Boxes, Bags, and Brads: Post Finds MOM a Bargain Buy

Michael A. Bondi
LinkedIn Pulse

Grab ‘em off the bottom shelf while you can: I hereby predict Fruity Dyno-Bites are about to go extinct.

Post Holdings has gobbled up another Minnesota company with a strong brand presence in breakfast food. Post’s first local acquisition was Michael Foods, known for its Crystal Farms and Simply Potatoes brands. Now, as reported in the Star Tribune, Post has agreed to purchase Lakeville-based budget cereal maker MOM Brands, parent to Malt-O-Meal, for $1.15 Billion.

An intriguing aspect of this acquisition is the combination of two different approaches to trademarks. Post primarily markets branded cereals such as Grape Nuts, Alpha-Bits, and Honey Bunches of Oats. In contrast, MOM’s principal products are bagged cereals that replicate well-established branded cereals from the “big guys,” such as Tootie Fruities (the same recipe as Kellogg’s Fruit Loops), Marshmallow Mateys (General Mills’ Lucky Charms) and the aforementioned Fruity Dyno-Bites (Post’s own Fruity Pebbles).

MOM has created a strong collective brand for its cereal line, despite the relatively low consumer awareness of its actual trademarks associated with their individual cereals. The recipes used in making the budget cereals (and the familiar shapes and colors they create) provide MOM’s line with a form of brand by association. When fighting for market share against much larger competitors, MOM’s success demonstrates there are ways to distinguish your company’s products and services through a creative approach to branding.

Last fall, an article in the New York Times singled out MOM Brands as a notable success story as it covered many of the reasons for the breakfast cereal market’s decline. As its rivals lost ground, MOM was building market share by targeting cost-conscious consumers. MOM’s approach of co-opting familiar cereal recipes popularized by rivals, while reducing prices by substituting the conventional cereal box with bags, seemed to be a well-worn path to continued success. At the time, MOM’s cereal business had recently surpassed Post’s in market share.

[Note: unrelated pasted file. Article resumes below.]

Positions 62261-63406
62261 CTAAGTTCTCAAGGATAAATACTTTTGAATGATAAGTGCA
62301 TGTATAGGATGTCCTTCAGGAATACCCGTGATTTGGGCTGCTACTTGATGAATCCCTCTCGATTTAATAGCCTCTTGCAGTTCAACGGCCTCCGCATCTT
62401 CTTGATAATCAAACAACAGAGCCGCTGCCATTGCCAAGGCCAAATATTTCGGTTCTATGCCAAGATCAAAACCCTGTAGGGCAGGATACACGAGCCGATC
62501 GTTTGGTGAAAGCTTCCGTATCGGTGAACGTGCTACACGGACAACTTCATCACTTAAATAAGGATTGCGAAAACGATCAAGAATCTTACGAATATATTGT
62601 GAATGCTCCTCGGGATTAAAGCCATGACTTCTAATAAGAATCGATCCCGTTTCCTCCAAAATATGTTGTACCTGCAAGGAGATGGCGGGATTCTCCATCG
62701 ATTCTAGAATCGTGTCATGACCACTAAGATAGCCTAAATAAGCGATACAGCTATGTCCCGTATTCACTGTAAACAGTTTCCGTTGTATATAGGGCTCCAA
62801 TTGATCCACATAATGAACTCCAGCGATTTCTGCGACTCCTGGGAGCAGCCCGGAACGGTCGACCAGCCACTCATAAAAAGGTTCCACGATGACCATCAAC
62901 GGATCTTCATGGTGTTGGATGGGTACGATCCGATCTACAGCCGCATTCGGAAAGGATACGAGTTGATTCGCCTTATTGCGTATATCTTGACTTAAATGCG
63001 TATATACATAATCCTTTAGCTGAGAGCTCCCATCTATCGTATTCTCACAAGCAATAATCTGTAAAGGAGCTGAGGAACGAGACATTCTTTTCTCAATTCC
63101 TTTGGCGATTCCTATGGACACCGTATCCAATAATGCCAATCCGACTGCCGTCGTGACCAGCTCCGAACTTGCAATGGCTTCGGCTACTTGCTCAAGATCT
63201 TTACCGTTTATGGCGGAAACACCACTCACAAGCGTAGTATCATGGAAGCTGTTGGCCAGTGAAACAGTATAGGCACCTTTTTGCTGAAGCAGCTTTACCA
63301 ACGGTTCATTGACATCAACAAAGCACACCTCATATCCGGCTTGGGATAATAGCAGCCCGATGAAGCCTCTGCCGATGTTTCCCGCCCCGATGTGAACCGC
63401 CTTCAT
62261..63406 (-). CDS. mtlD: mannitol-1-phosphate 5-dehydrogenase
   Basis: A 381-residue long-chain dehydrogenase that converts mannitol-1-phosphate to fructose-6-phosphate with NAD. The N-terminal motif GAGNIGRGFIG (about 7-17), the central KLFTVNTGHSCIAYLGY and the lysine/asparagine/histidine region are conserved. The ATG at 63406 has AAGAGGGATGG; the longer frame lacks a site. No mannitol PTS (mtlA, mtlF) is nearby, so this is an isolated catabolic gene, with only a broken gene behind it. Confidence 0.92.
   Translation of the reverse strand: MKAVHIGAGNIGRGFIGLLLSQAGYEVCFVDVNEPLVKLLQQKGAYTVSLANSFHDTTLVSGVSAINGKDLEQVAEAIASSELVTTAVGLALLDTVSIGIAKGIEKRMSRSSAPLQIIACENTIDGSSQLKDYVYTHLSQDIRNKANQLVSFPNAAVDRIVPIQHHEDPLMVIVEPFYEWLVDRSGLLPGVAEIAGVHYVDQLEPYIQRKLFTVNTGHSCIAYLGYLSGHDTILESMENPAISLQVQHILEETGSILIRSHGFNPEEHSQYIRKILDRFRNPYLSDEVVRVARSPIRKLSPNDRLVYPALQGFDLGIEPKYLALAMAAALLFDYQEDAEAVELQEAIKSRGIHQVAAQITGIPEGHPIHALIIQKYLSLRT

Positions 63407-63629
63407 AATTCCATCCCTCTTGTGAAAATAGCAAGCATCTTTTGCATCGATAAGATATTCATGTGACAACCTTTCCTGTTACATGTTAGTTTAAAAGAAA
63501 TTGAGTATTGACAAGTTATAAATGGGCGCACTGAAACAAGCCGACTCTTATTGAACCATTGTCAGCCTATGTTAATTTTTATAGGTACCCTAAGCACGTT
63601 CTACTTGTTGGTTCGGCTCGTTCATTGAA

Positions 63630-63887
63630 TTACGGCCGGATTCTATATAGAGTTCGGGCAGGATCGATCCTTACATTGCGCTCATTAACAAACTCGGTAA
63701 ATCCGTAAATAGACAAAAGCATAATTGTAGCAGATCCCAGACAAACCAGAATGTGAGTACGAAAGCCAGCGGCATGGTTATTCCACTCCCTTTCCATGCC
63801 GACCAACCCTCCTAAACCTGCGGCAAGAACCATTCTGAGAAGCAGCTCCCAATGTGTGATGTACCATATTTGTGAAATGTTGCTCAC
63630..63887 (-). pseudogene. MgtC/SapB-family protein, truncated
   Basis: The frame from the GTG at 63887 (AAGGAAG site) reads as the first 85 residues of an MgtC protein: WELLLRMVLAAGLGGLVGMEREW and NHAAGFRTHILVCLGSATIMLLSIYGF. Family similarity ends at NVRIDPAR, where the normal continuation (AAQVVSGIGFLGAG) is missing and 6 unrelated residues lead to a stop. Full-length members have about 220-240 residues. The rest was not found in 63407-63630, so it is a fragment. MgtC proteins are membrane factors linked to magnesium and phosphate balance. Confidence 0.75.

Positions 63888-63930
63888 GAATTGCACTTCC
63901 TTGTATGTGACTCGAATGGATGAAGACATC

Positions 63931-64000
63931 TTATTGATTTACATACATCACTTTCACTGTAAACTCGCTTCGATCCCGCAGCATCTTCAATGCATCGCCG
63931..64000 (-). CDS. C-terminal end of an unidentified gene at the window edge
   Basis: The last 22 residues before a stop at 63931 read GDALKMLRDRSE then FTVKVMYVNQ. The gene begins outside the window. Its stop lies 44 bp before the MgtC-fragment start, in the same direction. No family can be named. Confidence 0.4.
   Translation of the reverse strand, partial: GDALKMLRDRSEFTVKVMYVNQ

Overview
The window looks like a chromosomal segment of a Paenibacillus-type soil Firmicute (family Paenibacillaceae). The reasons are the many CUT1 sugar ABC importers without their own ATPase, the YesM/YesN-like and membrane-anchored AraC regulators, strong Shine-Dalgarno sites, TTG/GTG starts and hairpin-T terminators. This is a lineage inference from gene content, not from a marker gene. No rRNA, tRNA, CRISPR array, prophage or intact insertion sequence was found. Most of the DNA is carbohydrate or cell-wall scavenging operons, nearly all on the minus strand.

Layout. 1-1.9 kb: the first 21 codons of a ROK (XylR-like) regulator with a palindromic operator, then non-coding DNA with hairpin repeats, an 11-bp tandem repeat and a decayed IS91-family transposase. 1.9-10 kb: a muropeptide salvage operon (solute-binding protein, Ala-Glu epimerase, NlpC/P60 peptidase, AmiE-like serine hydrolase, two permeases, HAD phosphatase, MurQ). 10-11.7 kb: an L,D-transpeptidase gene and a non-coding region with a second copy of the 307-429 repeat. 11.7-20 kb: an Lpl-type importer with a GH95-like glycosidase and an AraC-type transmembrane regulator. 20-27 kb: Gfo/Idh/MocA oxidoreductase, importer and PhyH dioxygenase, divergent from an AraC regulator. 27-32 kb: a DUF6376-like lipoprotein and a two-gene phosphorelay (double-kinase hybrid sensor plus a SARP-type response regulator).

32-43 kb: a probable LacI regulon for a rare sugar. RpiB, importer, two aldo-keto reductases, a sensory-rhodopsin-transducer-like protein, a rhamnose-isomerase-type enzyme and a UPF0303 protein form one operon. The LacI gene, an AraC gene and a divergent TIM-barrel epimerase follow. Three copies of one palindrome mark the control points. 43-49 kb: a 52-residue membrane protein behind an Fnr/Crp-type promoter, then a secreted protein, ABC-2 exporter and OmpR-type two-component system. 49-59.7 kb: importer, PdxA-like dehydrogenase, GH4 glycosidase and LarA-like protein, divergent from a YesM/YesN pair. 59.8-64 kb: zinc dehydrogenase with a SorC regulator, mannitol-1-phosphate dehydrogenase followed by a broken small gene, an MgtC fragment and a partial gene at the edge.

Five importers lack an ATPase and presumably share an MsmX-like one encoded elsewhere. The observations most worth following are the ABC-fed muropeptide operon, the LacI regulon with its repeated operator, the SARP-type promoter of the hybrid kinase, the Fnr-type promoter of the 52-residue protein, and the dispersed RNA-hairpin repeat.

Now — only five months after the New York Times piece was published — is MOM Brands’ family ownership getting out of the cereal business while the getting is good?

Another Star Tribune article published after the merger was announced reported that while MOM Brands’ performance had been relatively solid compared to rivals over the last five years, in 2014 alone, MOM’s dry cereal business was actually down by nearly 11 percent. This startling fact suggests MOM’s strategy of marketing simply packaged derivative brands (last year, MOM applied for the mark “RAIZIN BRAN,” which given Post’s popular Raisin Bran, is probably going the way of Fruity Dyno-Bites) could only protect the company from the cereal business’s general downward trends for so long. It was however long enough to attract a buyer.

Post Holdings’ stock jumped 18 percent on news of the MOM acquisition, signaling the Wall Street consensus that for the leader of the cereal market’s value segment Post had paid a bargain price.

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